The lovable little people who first captured Americans' hearts in the 1939 film "The Wizard of Oz" will receive a star on the Hollywood Walk of Fame today.
Some of the original Munchkins, who are now in their 80s and 90s, will be on hand this afternoon when the star is veiled. Only nine of the original cast of 124 actors who played Munchkins survive today.
The yellow brick road finally led them to the recognition they sought as part of one of the most famous musicals ever made.
"We finally deserved one. After 70 years, the best picture ever made, the whole world saw this movie, and now we got our star," said Mickey Carroll, who played a Munchkin in the movie.
The classic film about a teenage Kansas girl named Dorothy Gale who is swept away to the dangerous and dreamy land of Oz as a result of a dangerous twister earned several awards, including an Academy Award for its music.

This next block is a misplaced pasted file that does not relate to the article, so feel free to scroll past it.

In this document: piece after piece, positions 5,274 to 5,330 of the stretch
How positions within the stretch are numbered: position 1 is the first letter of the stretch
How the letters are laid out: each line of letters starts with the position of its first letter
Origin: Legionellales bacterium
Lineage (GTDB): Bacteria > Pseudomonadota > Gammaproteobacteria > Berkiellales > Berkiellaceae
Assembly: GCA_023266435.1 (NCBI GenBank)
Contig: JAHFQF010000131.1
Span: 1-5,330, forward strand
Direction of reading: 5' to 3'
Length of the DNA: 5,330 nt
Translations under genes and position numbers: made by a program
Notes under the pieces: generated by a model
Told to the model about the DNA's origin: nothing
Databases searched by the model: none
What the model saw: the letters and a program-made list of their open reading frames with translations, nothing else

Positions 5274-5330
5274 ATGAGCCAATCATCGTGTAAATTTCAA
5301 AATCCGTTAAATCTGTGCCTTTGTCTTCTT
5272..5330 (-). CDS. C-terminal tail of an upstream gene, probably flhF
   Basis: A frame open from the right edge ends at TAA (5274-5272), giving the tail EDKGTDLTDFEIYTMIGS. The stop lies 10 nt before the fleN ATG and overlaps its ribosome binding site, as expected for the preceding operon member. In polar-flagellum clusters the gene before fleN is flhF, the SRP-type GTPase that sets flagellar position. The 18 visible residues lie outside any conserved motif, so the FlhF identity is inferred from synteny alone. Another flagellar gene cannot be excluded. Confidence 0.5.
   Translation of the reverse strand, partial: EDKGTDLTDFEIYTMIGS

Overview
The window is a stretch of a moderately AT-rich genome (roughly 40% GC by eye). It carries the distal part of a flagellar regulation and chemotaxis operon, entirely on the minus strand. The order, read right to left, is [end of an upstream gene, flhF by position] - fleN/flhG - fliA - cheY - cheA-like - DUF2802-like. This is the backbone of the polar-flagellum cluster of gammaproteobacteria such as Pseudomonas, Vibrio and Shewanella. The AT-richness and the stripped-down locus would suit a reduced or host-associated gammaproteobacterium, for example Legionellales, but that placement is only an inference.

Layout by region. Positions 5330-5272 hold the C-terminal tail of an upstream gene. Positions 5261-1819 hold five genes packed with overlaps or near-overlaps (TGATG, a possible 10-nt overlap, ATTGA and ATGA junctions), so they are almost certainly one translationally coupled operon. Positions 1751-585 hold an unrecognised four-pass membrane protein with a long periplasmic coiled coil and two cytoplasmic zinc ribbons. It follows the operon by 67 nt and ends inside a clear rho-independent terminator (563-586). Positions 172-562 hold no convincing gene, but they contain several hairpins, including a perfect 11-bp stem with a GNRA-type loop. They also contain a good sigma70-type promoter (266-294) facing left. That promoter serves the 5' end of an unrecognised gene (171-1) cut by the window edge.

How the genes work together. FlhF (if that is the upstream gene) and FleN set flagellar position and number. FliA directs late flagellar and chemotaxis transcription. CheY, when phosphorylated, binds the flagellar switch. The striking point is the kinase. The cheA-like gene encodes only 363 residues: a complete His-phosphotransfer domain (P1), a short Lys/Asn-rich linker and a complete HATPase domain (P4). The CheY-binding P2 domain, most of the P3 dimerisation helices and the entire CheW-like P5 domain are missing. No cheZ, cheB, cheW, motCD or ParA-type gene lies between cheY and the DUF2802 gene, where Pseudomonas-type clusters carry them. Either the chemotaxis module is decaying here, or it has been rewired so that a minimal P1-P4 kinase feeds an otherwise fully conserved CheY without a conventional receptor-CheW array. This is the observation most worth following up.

The cast was treated to a special screening of "The Wizard of Oz" at Grauman's Chinese Theater, where the original premiere was held decades ago.
But getting the honor didn't come easily.
Their petition for a star was denied until Hollywood heavyweights Steven Spielberg, George Lucas and Ted Turner spoke up on their behalf.
"The Wizard of Oz is not only for kids," said Margaret Pellegrini, who played a sleepy head in the film. "It's for everybody."
"It has such a meaning to it because everyone can have a heart. Everyone can have a brain if they use it," she added.
Today the bright lights of Hollywood are a memory for the tight-knit group. But they are excited to return and receive an honor they've wanted for so long.